This week in the Child Development class I teach I was showing my students a wonderful documentary by Psychiatrist Robert Coles on Developing a Moral Life in Children. One of the teens the movie followed, was a 13 yr old girl from a well-educated and financially comfortable family. She described herself as being pretty spoiled saying "whatever I want, I usually get". When Coles asked whether or not that made her happy her response was a surprise to all of us. She said:" If you already have everything, then there is nothing left to wish for." The wishing and the hoping, the anticipating, the working for, and finally the getting of anything can be a powerful process. Just "ask and you shall receive", not so much.
It made me wonder about many of the families I work with who are so generous with their kids. Laptops, IPHONES, IPADS, ITOUCH, nice cars, expensive clothes, and the list goes on. I think it does start to create a culture of entitlement. Talking with the head of a middle school the other day, she told me about the negotiations they were engaging in with their students about cell phone use during the school day. It sounded like they needed to hire Hillary Rodham Clinton to mediate this agreement it was so complex. Most of the students in this school have the best of the best in phone technology, and argued that they "had" to have access to their e-mails, texting and calendars during the school day. So what are these important messages that they must have access to....texts and e-mails from mom and dad about carpool pickup, dinner menus, dentist appointments, and chitchat like "Hows your day going."
I read an article recently that said kids and parents text an average of 6 times during the school day. So under the guise of I need to stay in touch with my kid, or it will make him/her a better student, we indulge them with the latest gadget. Here is the headline!!! KIDS DO NOT NEED THE LATEST GADGET to succeed in life. In fact less is more might be a healthier option. Giving kids more than they are developmentally ready for can be hazardous to their health. They don't have the experience and ability yet to set limits on themselves, and are prone to impulsive behavior and the need for instant gratification, like focusing on texts during class time, using facebook on their phone while looking like they are on the computer doing homework, and staying up till all hours playing with their phones and laptop depriving them of sleep. When we feed them to much junk food, we know they will feel sick, if we feed them to many gadgets, we don't give them the opportunity to develop those skills of delaying gratification, and developing frustration tolerance that are essential in the adult world.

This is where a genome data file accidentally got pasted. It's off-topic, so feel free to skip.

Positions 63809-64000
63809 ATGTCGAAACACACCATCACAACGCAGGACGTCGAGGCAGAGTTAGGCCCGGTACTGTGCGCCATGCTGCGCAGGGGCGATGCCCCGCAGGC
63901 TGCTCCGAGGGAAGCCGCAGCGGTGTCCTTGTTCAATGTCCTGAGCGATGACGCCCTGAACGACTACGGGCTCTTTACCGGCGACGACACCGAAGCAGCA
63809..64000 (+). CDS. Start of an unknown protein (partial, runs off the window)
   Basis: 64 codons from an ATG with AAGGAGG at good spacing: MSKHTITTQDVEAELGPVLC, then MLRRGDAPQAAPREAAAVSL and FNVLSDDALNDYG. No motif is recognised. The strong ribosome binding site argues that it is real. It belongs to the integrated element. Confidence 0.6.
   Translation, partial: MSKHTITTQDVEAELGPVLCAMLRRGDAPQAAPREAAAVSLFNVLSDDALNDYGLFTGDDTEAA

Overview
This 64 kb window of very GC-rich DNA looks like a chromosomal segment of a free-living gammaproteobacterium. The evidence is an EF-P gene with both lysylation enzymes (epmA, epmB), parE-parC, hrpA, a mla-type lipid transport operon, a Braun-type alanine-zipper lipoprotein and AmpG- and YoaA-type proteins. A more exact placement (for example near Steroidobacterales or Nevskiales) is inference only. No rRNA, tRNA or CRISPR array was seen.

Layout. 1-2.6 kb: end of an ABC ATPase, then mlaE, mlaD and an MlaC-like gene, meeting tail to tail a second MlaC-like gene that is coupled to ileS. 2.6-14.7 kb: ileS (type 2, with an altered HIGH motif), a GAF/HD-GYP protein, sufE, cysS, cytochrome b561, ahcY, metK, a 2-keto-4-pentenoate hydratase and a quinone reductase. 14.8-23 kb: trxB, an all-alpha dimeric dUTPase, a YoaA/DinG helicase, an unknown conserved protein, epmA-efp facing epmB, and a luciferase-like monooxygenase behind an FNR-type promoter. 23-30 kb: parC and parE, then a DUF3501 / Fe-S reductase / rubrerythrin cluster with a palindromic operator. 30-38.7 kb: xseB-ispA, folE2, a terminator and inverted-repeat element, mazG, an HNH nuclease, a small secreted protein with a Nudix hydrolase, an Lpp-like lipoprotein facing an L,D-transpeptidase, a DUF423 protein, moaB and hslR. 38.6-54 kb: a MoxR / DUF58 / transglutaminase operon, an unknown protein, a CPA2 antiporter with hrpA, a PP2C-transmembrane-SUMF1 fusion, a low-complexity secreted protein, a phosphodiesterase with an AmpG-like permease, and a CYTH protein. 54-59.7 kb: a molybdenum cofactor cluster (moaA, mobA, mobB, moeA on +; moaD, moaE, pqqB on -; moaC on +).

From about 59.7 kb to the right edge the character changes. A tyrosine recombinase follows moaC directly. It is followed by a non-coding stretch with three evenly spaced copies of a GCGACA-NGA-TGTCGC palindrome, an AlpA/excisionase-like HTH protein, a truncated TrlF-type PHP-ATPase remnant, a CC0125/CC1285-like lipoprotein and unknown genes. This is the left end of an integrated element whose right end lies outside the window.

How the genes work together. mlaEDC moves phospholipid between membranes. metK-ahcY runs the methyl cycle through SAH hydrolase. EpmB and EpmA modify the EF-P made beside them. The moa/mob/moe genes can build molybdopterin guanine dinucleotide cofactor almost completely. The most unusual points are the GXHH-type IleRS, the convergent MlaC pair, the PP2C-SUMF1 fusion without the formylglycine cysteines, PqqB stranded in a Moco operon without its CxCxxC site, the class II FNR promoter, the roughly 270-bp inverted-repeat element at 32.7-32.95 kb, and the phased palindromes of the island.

Parents often lament that they never see their kids anymore. Why not? because they are holed up in their room as soon as they get home, ordering takeout from the on-site kitchen, and feeling snug as a bug in a rug watching a movie on their laptop or IPHONE, connecting with friends on facebook, listening to their music on their IPOD, oh yeah and doing their homework. The more gadgets you give them, the more time they spend with them and not you, the less influence you have in promoting the values and morals you want your kids to have. If your kids are talking to you about upgrades as in I need a newer, better phone and computer, instead of up grades as in I need to do better in school its time to downgrade!